The local law firm that filed a lawsuit against opioid manufacturers and distributors argued before a judge in Houston on Friday afternoon that Bexar County should be the first trial heard in Texas as part of combined multi-district litigation. 

T.J. Mayes, junior partner at Phipps Deacon Purnell, which filed the suit on behalf of the county, said that the devastating impact of the epidemic locally, coupled with the county’s “aggressive” response in addressing the issue, makes it well-positioned to lead the litigation that aims to hold accountable companies that supplied millions of prescription pain pills to local residents.

“Opioid manufacturers and distributors absolutely knew the market was oversaturated with pills, but they didn’t do anything about it because they were making so much money. All the while people were dying because of it,” Mayes said. “We are building a detailed damage model about damages that have been incurred thus far, and what they will cost to mitigate in the future.”

More than 326 million prescription pain pills were supplied to Bexar County residents from 2006 to 2012, totaling 149,000 pills a day, enough for 28 pills per person per year, according to information published by the Washington Post

The Post, as a result of a court order, gained access to a database maintained by the Drug Enforcement Agency that tracks the path of every pain pill sold in the United States. The database aims to hold accountable companies and distributors that provided more than 76 billion pills throughout the United States, fueling a public health epidemic that has killed more than 100,000 people from 2006-2012.

Bexar County has the third-highest rate of opioid-related drug overdose deaths per capita in the state of Texas, according to the San Antonio Metropolitan Health District; the county also has almost a third of the state’s cases of neonatal abstinence syndrome, a disease in which babies are born with opioid withdrawal because of their mother’s opioid use during pregnancy. 

Since forming in summer 2017, the City/County Joint Opioid Task Force has worked to be on the forefront of addressing the impact of the opioid epidemic locally, said Jennifer Sharpe Potter, professor in the psychiatry and anesthesiology departments at UT Health San Antonio and task force chair. “When we learned that opioid misuse was an emerging problem, we got ahead of it.”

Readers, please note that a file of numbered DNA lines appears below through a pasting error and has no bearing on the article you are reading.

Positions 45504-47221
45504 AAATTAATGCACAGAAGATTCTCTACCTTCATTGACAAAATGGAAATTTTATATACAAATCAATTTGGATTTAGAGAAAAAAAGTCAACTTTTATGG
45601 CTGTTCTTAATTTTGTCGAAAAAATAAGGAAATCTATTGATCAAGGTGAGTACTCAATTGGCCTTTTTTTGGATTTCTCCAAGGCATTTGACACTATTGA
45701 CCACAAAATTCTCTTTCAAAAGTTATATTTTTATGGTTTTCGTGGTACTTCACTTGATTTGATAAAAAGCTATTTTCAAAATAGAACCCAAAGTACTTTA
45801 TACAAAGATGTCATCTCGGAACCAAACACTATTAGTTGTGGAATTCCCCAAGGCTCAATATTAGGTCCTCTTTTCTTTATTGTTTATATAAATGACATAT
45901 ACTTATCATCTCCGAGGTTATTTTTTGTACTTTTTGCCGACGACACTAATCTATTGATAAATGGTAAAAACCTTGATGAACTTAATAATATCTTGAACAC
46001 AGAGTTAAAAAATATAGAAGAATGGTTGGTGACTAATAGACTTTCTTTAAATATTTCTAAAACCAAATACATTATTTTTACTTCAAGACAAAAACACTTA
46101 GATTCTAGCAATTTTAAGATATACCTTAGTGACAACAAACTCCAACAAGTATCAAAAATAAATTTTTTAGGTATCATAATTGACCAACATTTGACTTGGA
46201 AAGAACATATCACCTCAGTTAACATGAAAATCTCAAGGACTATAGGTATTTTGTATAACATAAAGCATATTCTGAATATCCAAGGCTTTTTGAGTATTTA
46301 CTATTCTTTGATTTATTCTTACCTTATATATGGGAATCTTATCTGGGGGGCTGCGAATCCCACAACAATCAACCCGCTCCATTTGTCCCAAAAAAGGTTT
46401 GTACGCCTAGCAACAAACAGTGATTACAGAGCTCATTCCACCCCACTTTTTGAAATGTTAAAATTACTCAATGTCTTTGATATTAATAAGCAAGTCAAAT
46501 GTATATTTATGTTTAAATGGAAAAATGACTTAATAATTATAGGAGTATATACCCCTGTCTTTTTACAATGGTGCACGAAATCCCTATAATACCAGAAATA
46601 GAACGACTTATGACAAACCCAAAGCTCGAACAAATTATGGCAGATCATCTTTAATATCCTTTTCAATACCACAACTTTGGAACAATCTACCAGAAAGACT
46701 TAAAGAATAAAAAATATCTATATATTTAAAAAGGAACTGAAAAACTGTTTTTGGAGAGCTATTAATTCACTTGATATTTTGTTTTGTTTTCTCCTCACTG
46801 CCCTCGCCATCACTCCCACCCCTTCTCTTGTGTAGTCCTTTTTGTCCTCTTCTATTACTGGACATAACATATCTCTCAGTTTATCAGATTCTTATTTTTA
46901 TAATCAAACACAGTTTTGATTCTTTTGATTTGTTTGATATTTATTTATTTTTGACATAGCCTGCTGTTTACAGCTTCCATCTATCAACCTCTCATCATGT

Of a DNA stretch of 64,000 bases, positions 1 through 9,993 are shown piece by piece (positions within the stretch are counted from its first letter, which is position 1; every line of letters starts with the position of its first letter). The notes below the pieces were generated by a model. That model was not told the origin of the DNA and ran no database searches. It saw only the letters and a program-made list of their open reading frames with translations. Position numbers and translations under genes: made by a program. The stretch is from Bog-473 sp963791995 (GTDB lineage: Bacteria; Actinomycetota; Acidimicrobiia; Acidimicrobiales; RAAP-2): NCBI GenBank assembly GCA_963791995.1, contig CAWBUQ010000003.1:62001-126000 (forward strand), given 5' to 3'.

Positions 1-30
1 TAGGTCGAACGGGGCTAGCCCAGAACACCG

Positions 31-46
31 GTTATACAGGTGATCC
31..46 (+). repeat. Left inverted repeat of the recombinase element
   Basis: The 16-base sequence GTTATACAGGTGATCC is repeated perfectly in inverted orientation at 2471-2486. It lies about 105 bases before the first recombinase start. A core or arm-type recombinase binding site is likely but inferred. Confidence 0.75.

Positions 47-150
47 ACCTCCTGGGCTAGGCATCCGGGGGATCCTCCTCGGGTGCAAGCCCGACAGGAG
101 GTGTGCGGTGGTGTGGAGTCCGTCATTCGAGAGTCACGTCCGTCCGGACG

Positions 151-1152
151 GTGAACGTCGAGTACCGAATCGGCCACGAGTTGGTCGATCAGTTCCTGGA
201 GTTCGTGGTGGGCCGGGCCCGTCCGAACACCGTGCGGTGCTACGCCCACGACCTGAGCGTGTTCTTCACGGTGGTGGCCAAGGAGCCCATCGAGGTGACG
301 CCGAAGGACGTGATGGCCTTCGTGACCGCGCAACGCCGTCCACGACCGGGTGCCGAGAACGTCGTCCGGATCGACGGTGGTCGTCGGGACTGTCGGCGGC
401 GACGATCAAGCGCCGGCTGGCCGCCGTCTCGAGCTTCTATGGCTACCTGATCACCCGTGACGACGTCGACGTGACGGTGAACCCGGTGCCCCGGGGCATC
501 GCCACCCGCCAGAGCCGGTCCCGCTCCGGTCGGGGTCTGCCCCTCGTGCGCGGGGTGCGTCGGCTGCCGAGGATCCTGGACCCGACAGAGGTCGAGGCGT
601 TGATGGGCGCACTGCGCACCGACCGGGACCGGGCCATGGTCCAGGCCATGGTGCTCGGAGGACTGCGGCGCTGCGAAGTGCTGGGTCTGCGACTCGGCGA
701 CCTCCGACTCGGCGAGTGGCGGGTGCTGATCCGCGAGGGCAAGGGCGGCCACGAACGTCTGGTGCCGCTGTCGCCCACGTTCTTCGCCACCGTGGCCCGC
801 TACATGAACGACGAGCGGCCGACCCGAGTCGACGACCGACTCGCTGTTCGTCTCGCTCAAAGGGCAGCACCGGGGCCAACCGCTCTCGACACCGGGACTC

Because of the work of the task force, Potter agrees that San Antonio is primed to be the first case heard in the upcoming multi-district litigation hearings.

“We have a team of people in San Antonio who are passionate and knowledgable about the topic and wanted to make a difference,” Sharpe-Potter said. “Because of this, we were able to capitalize on the resources available [to combat the issue], which put us ahead of many of the other cities and counties throughout the state.”

Mayes said dozens of counties throughout the state joined the lawsuit, including Harris, Nueces, and Lubbock, and while some attorneys and clients are in favor of settling with pharmaceutical companies before going to trial, Phipps Deacon Purnell wants to try the case.

“We want pharmaceutical companies to be held accountable. There is value in having people on the witness stand answering for their actions — a settlement would prevent that,” Mayes said, noting manufacturers and distributors knowingly provided patients with misinformation on the relative risks and benefits of opioids, and used marketing campaigns to single out specific populations. “We are Military City, USA, and marketing campaigns singled out veterans, which makes it an even more important issue for San Antonio to address.”

Roseanna Garza reports on health and bioscience for the San Antonio Report.